"Erdogan is wary about the fact that he failed in swaying half the Turkish electorate his way despite the brutal crackdown and scandalously unfair campaign under nine-month-long state of emergency," said Aykan Erdemir, a senior fellow at the Foundation for Defense of Democracies and former member of Turkish parliament.
"This is why he will have to act differently from other dictators in the Middle East, and allow a relatively wider sphere of action for the opposition," he added.
Erdemir said that while Turkey's parliamentary democracy "has been replaced by one-man rule in the guise of a centralized presidency," Erdogan "still has a long way to go before he can obliterate fully the secular republican underpinnings of the regime."
Soner Cagaptay, a Turkey expert at the Washington Institute for Near East Policy, largely echoed that assessment in an interview with The Washington Post.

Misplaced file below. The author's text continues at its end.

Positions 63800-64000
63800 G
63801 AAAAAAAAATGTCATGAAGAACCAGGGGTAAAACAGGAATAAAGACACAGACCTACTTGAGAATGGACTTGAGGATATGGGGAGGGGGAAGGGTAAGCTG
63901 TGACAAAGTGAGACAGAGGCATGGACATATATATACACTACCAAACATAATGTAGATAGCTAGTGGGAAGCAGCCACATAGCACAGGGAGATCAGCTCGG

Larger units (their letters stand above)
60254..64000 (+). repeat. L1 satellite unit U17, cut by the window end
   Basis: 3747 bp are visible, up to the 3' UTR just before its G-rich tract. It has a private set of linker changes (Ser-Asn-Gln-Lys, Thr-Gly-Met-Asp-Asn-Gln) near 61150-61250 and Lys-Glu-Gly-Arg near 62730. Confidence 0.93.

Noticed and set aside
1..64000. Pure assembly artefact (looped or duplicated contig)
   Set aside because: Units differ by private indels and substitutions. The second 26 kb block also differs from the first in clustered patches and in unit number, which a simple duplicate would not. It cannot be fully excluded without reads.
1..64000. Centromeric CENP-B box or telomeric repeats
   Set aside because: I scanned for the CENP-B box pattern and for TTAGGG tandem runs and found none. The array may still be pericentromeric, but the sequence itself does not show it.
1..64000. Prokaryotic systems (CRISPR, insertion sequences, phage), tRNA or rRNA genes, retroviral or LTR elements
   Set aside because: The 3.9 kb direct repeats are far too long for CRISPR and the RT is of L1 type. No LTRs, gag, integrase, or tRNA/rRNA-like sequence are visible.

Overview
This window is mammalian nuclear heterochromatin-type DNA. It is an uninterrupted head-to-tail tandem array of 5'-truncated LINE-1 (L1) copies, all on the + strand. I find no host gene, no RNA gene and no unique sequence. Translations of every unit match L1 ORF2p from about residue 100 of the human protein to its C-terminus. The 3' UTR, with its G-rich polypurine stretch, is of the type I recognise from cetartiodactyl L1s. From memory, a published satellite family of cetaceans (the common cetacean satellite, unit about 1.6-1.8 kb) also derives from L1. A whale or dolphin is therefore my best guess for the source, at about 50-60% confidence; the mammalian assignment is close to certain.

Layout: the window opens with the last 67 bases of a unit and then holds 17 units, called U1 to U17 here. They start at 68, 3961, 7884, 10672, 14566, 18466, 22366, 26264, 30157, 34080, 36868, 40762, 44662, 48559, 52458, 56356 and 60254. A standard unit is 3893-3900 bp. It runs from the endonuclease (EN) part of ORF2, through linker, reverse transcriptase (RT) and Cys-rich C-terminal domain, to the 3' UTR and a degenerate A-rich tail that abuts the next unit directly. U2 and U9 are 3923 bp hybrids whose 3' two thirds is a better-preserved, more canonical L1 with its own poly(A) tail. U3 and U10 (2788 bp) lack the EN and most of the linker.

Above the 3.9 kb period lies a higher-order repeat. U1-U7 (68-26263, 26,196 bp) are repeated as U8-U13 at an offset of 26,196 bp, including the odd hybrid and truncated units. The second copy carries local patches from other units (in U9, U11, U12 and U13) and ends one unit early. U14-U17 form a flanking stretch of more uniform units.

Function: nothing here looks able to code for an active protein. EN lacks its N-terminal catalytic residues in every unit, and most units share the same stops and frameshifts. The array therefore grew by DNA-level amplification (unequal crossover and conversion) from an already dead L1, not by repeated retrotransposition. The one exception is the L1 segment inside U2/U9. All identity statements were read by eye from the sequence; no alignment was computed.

"I think it's actually the 'best' outcome," Cagaptay said. "If Erdogan had lost, this would have unleashed a period of instability as he would have gone for a rerun of the vote as many analysts predicted he would, and if he had won with a wide margin, he would 'gone off the charts,' becoming completely authoritarian. Now, his wings have been clipped and he has been humbled."
He added: "This is the crisis of Turkey now: Erdogan has become the most powerful Turk, but while half of the country adores him, the other half loathes him."